Kents Bank Station Library Newsletter 2

Kents Bank Station Library, Kentsford Road, Kents Bank, Grange-over-Sands LA11 7BB

No. 2    December 2023  

A rare snowy scene at Kents Bank, December 2023. Sorry about the apostrophe!

Welcome to our second newsletter, just in time for Christmas. We hope you enjoy it. There have been several very positive developments, most importantly our

Entering into the Christmas Spirit – tree and branch line railway in library yard…

successful auction bid for an original ‘Kents Bank’ station sign – see below. We had a very well attended Christmas Fair on December 9th,a ttended by over seventy visitors who enjoyed the soup, mulled wine and mince pies – as well as general conviviality. The Library and Reading Room in 2024, either at one of our monthly open days, railway talks or by arrangement. Have a great Christmas and a happy and peaceful New Year.  For a bit of seasonal escapism, this locally-based ghost story ‘The Station Clock’ might entertain you…

We made it! Successful bid for rare station sign

In the hey-day of British Railways, the classic sausage-shaped station ‘totem’ signs were common, featuring at every station across the network. They appeared in regional BR liveries – maroon for London Midland, green for Southern, etc. The BR went for a new ‘corporate image’. Regional liveries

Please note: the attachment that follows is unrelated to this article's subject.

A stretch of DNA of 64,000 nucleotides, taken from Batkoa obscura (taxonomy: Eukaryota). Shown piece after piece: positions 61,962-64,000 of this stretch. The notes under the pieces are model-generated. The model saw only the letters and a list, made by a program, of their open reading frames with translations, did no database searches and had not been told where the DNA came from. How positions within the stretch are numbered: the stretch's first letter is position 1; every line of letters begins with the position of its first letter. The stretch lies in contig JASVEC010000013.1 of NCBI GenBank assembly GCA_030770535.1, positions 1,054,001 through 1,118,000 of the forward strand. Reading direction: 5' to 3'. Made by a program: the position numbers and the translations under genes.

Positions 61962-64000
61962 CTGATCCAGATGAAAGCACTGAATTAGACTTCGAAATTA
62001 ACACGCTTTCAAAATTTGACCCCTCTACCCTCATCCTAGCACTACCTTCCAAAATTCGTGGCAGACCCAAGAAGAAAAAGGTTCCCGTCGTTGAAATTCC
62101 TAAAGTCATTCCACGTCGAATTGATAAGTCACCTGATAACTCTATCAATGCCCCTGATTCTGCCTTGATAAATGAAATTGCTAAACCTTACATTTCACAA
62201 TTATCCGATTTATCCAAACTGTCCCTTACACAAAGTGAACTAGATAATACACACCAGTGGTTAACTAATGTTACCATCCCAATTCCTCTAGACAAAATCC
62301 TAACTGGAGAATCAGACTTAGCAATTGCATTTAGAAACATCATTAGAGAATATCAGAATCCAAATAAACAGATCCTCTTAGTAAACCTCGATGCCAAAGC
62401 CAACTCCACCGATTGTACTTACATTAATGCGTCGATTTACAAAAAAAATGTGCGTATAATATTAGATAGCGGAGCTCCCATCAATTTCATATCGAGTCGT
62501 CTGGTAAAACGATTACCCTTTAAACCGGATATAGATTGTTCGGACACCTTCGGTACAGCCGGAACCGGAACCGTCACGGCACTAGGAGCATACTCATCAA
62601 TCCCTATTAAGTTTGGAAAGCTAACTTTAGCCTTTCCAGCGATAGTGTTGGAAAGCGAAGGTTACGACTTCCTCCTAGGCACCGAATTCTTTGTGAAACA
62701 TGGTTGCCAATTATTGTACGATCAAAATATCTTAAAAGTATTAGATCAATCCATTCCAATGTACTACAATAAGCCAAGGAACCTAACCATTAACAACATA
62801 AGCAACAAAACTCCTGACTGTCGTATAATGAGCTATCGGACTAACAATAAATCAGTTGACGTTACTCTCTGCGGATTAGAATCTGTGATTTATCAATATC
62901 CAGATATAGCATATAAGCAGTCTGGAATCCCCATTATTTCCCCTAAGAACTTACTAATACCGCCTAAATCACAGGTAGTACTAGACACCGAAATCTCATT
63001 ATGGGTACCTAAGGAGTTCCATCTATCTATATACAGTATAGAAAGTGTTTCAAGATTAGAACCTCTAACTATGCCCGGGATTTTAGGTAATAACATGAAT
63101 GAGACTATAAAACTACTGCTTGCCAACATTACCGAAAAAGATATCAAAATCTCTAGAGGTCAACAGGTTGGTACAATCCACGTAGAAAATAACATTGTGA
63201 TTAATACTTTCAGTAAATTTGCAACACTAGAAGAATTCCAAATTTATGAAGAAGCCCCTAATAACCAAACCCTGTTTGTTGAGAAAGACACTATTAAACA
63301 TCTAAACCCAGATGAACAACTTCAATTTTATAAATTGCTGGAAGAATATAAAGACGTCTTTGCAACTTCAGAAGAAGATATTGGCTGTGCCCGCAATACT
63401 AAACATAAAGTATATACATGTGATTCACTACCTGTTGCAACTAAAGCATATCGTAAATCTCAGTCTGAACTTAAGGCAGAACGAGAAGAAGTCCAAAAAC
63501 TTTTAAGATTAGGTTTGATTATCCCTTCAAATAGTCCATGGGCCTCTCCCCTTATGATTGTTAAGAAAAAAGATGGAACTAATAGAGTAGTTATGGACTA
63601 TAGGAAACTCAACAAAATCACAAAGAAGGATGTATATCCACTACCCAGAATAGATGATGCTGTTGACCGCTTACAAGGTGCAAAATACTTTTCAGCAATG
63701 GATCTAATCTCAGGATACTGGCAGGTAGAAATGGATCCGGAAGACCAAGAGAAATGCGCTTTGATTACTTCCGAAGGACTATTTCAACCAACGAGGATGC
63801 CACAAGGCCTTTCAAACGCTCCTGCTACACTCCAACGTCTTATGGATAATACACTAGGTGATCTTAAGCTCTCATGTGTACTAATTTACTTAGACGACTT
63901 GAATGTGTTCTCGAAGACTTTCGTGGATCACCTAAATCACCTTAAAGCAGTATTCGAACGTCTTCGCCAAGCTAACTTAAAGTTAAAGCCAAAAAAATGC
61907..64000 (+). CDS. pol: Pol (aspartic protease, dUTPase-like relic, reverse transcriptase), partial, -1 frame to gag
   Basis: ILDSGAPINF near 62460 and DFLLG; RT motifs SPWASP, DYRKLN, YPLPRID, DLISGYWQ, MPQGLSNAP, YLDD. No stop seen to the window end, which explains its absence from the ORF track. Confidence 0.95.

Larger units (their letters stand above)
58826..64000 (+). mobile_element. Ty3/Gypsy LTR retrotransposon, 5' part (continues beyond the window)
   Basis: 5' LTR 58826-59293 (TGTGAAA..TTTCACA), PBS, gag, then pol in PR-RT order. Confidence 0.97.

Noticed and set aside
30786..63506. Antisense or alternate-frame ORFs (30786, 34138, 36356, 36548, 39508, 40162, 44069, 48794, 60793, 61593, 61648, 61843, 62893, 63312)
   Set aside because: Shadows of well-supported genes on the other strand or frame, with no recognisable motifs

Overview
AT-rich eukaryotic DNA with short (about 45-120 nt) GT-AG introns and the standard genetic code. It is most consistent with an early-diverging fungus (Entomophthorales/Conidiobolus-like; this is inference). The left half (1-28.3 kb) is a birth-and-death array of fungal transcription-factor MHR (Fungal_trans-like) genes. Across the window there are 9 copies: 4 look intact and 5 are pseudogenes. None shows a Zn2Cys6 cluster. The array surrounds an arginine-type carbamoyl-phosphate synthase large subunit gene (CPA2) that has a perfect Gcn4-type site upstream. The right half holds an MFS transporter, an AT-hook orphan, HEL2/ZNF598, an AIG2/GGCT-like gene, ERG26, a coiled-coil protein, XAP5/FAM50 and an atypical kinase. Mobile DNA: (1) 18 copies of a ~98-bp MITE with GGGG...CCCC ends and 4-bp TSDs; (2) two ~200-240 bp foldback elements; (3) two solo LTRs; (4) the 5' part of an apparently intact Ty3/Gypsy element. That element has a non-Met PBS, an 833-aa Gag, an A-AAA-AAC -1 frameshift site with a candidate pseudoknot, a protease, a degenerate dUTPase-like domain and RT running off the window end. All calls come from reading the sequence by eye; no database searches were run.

Some of the audience for Michael Davies’s talk display the newly-acquired sign. John Barnes (Glenfinnan Station Museum) is holding the sign

were out and everywhere got the standard signage (like the one that is on the Kentsford Road side of our station). The old totem signs were thrown out – many just scrapped, some sold for next to nothing to collectors. Over the years they became collectors’ items, going for thousands of pounds.

We were alerted to a ‘Kents Bank’ sign coming up for auction at Talisman Railwayana Auctions, near Newark, and we sought expressions of interest in putting in a bid. The general feeling was ‘let’s go for it’ – so we did. We got nearly 30 promises to support bid, ranging for £50 to a few hundred. People were amazingly generous. The guide price was £1500, which didn’t include VAT or buyer’s premium. The auction took place on November 30th and he bidding was quite competitive. In the end we won, with a total bill of £1770.00.On top of that, we had to get the sign up to Kents Bank and have it installed. We got a very good price from Mailboxes to deliver the sign, for just £50. It arrived, very securely packed, on Monday.

The really remarkable news is that we have received more than the cost of the sign – a total of £2125.00. That leaves us a healthy surplus of £305.00, though we have not yet got the sign fitted, which may incur costs. Donors have kindly agreed that any surplus could go into the (almost established) library account.